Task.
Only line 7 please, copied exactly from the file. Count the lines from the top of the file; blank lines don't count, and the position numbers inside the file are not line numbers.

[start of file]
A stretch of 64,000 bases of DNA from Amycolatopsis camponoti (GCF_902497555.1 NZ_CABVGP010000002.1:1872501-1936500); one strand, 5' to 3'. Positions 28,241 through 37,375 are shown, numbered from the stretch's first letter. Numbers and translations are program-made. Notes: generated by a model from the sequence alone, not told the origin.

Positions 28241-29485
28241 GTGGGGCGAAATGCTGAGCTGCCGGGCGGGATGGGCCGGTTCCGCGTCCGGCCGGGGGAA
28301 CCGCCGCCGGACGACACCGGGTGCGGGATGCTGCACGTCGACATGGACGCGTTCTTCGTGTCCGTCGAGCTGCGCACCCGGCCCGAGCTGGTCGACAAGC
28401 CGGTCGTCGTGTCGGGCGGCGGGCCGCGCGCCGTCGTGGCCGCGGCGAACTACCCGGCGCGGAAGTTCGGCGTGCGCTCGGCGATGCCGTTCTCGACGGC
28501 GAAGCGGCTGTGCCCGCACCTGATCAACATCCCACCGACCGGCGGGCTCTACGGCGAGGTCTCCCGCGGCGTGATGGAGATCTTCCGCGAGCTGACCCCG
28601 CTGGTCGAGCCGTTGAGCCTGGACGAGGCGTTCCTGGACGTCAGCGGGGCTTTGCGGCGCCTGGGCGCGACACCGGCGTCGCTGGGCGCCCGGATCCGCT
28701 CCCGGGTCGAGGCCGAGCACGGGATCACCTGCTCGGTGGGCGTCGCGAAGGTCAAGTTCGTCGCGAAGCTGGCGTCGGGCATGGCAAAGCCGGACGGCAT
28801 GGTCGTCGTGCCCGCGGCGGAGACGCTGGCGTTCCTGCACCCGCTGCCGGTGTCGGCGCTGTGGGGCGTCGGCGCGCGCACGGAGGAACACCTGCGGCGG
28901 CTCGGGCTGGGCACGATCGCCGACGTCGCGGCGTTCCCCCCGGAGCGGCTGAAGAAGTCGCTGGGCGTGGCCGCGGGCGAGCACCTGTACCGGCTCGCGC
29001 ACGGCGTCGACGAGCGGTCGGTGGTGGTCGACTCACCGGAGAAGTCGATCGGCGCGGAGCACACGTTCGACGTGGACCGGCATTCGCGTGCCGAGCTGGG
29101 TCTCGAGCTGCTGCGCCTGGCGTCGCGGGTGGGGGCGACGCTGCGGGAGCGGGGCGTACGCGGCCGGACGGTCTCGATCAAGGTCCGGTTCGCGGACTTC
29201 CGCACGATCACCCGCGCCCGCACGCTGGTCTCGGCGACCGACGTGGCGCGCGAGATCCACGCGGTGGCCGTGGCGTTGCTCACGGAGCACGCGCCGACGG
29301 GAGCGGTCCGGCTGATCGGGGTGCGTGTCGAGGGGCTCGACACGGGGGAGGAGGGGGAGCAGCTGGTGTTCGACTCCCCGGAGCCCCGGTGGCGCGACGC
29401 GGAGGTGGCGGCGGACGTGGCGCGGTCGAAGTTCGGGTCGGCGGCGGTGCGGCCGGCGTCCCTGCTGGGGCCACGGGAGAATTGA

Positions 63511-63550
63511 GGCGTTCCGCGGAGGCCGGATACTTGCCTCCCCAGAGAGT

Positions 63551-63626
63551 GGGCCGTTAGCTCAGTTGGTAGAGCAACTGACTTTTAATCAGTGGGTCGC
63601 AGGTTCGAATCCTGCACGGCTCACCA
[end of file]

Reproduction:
28601 CTGGTCGAGCCGTTGAGCCTGGACGAGGCGTTCCTGGACGTCAGCGGGGCTTTGCGGCGCCTGGGCGCGACACCGGCGTCGCTGGGCGCCCGGATCCGCT